Homily for the seventh Sunday of the year - Year C - Lk. 6:27-38


by

Father Daniel Meynen
 
 

"Jesus said to his disciples: « Love your enemies, do good to those who hate you, bless those who curse you, pray for those who abuse you. To him who strikes you on the cheek, offer the other also; and from him who takes away your coat do not withhold even your shirt. Give to every one who begs from you; and of him who takes away your goods do not ask them again. And as you wish that men would do to you, do so to them. If you love those who love you, what credit is that to you? For even sinners love those who love them. And if you do good to those who do good to you, what credit is that to you? For even sinners do the same. And if you lend to those from whom you hope to receive, what credit is that to you? Even sinners lend to sinners, to receive as much again. But love your enemies, and do good, and lend, expecting nothing in return; and your reward will be great, and you will be sons of the Most High; for he is kind to the ungrateful and the selfish.

"« Be merciful, even as your Father is merciful. Judge not, and you will not be judged; condemn not, and you will not be condemned; forgive, and you will be forgiven; give, and it will be given to you; good measure, pressed down, shaken together, running over, will be put into your lap. For the measure you give will be the measure you get back. »"




Homily:


"Jesus said to his disciples: « Love your enemies, do good to those who hate you, bless those who curse you, pray for those who abuse you. To him who strikes you on the cheek, offer the other also; and from him who takes away your coat do not withhold even your shirt. Give to every one who begs from you; and of him who takes away your goods do not ask them again. »"

The words of Jesus are clear: "Give to every one who begs from you..." The whole economy, that is to say the whole organization, of Christian life is contained in these few words. He who believes in Jesus the Son of God cannot be attached to worldly possessions. He must be attached to the unique good that is God, the supreme Good! The Christian must follow the Spirit of Christ, this Spirit who lives in us by the grace of God! The Christian must be a spiritual man, he must be a poor man in spirit: his soul must be poor in worldly possessions in order to be rich in the gifts of Heaven! "Blessed are you poor, for yours is the kingdom of God!"

But all this must be moderated with prudence... It is not acceptable to give just anyhow to anyone! It is necessary to act with prudence, avoiding both "too much" and "not enough". For only the theological virtues - that is to say the virtues that have God as their object: faith, hope, and charity - are without limit. One can never have enough love for God, one can never hope enough in God, one can never believe enough in God. But it often happens that we overstep the limits of the other virtues: we want to punish with too much justice and with not enough mercy, we want to take too much care of our bodily health and not enough of our spiritual health, etc...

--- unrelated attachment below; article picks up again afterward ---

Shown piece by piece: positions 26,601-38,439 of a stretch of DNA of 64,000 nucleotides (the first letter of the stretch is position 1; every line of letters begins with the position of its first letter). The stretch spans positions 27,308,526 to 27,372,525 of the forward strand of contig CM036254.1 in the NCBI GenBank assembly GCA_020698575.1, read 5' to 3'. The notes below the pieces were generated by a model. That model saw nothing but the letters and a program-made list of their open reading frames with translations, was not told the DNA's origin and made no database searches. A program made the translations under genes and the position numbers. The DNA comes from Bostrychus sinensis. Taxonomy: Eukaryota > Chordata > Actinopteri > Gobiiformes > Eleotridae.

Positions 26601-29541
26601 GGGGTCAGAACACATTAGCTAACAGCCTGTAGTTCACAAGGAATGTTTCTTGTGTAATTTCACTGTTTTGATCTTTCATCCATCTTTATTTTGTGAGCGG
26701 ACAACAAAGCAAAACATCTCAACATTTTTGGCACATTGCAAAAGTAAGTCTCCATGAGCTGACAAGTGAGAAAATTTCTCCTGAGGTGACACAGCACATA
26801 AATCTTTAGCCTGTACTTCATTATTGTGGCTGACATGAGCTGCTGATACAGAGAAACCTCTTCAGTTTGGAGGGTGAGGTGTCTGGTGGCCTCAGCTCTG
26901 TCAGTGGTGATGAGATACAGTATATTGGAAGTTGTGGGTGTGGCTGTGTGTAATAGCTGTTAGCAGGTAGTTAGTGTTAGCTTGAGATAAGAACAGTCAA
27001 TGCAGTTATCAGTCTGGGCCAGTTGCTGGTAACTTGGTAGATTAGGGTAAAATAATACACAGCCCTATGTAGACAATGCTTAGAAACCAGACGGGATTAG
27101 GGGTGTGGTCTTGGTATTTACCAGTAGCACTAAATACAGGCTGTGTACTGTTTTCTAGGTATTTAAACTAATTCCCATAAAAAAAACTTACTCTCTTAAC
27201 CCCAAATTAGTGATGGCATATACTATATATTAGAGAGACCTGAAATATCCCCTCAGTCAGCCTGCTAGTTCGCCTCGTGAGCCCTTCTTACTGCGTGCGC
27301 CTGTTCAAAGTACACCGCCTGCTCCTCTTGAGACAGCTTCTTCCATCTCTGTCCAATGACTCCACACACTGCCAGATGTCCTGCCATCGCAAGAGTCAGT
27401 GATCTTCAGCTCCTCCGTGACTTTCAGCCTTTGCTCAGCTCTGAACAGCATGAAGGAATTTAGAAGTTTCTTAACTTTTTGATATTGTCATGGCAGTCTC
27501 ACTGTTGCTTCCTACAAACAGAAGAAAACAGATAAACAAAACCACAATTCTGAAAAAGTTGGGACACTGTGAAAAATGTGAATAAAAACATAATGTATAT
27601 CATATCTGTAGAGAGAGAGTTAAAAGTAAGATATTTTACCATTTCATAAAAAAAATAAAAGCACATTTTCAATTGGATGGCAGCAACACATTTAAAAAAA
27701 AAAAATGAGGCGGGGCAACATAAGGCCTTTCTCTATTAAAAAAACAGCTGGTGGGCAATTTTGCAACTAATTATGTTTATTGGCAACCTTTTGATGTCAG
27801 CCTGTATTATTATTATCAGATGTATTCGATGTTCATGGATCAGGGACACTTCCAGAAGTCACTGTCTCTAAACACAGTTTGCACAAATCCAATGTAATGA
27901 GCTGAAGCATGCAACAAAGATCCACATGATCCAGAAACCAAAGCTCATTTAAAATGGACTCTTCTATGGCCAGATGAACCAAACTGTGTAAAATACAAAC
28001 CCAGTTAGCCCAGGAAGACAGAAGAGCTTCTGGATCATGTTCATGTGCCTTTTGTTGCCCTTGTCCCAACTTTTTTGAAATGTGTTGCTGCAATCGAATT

Let us listen to Saint Theresa of the Child Jesus on this topic: "I must show myself to be very honored to render service, and, to use one of my expressions, appear happy once I've rid myself of the task. However I could not always practise the words of the gospel to the letter; there were occasions when I found it necessary to refuse the requests of my Sisters. But when charity puts forth deep roots in the soul, it shows on the outside: there is a way of refusing what one cannot give that is so kind, that the refusal is received with as much pleasure as the gift would have been."

"« Be merciful, even as your Father is merciful. »"

The world of today shouts justice from all quarters: "From whom have you received this bribe?" is asked of one person! "Have you been unfaithful to your wife, and how many times?" is thrown in the face of a certain well-known man! Yes, the world of today shouts justice... And yet... Aren't we all a little like the pharisees who took part in the condemnation of the woman caught in the act of adultery?

Should it not also be to us, as well as to the world of today, that Jesus addresses these words: "Let him who is without sin among you be the first to throw a stone at her." (John 8:7)? Justice is a virtue to be exercised, but it has its limits: they are those of mercy! "Be merciful, even as your Father is merciful." If the world shouts JUSTICE, will God not send it HIS justice, instead of sending it HIS mercy? For Jesus said: "The measure you give will be the measure you get back."

Let us pray together during this celebration of the Eucharist. Let us ask the Most Holy Virgin Mary to teach us mercy, love and the forgiveness of enemies. The grace of God is almighty: it will help us to convert ourselves! Let us receive the Body of Christ with devotion! Let us unite ourselves to Jesus, the King of Kings, in the Eucharist, so that, through us, HIS justice and HIS mercy be spread over the whole world!



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